Friday 20 January 2017

Cullen criticises Varadkar in DAA row

TRANSPORT

Published 01/12/2011 | 05:00

AN outgoing director of the Dublin Airport Authority (DAA) has accused transport minister Leo Varadkar of trying to "flex his muscles" with the DAA and accused him of effectively neglecting the Authority.

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In an interview with the Irish Independent, Bill Cullen, who completed his term on the DAA board last month along with three other directors, said that while he had a good relationship with previous ministers for transport, Mr Varadkar had been "difficult to get on with".

"He's a young man flexing his muscles," he said.

"[Dublin Airport] makes its own revenues; gives profit to the Government and it keeps expanding and upgrading all the time and I think the minister is going to take a while to get his arms around that.

"I think Michael O'Leary has influenced him in terms of the cheaper route to go and I totally disagree with that," he added.

Meanwhile, a rash of resignations at the top of the DAA has prompted concerns of a leadership vacuum in the authority.

Chairman David Dilger stepped down in May and has yet to be replaced, while chief executive Declan Collier announced his resignation last month. Mr Cullen and three other directors finished their terms in November.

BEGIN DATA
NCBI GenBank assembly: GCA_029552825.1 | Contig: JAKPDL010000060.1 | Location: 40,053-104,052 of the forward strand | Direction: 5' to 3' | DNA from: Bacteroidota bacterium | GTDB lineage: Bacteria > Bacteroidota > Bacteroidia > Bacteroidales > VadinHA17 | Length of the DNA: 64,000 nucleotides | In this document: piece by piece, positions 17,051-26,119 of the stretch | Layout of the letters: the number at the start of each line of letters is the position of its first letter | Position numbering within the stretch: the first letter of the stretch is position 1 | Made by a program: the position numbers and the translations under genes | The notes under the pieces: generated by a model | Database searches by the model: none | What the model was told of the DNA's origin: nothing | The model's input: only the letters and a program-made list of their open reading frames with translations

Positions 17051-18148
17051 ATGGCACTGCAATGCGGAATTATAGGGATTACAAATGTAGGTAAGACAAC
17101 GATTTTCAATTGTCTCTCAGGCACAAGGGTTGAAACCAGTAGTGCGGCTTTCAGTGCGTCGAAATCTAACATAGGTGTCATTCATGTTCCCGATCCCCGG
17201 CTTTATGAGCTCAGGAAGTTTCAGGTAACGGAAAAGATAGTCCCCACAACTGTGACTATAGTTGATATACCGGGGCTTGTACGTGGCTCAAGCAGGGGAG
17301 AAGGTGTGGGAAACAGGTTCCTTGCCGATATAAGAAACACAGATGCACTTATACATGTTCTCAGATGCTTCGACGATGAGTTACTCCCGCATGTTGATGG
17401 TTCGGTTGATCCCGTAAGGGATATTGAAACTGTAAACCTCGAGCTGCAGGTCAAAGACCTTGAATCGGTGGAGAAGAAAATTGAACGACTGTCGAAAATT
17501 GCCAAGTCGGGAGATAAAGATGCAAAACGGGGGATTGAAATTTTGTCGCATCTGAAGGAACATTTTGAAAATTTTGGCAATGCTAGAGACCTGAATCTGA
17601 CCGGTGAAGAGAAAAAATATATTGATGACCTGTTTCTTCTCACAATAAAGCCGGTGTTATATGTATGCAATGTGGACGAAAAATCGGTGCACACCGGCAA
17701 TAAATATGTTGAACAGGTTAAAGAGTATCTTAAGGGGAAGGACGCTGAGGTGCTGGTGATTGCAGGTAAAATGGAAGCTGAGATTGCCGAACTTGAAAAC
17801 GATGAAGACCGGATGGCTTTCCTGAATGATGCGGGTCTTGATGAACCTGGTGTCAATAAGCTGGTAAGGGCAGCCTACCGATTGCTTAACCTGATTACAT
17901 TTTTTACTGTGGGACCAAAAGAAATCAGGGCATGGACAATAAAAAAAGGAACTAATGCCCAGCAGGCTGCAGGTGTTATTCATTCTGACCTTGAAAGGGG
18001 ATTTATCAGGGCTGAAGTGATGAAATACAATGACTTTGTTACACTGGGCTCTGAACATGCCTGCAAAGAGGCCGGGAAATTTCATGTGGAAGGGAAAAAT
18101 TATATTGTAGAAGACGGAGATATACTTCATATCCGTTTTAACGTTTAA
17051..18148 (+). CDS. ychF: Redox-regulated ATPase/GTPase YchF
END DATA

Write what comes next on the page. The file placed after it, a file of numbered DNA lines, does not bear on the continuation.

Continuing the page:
Resigned

"The then chairman resigned very abruptly and we've got nothing since. We've been working without knowing what's going to happen.

"I took over as acting chairman and now the three other senior board members and I are leaving and haven't been replaced yet that I know of.

"Six months without a chairman says something [about the company] so the minister has to look after that himself. It's hard to get the right person for the job and now Declan Collier has resigned as well."

Mr Cullen speculated that one of the factors in Mr Collier's resignation was the stand off between the DAA and Mr Varadkar over Mr Collier's bonus during the summer.

'The Apprentice' boss said the minister was "wrong" to have taken on Mr Collier so publicly over a bonus he believes will ultimately have to be paid.

See Interview page 5

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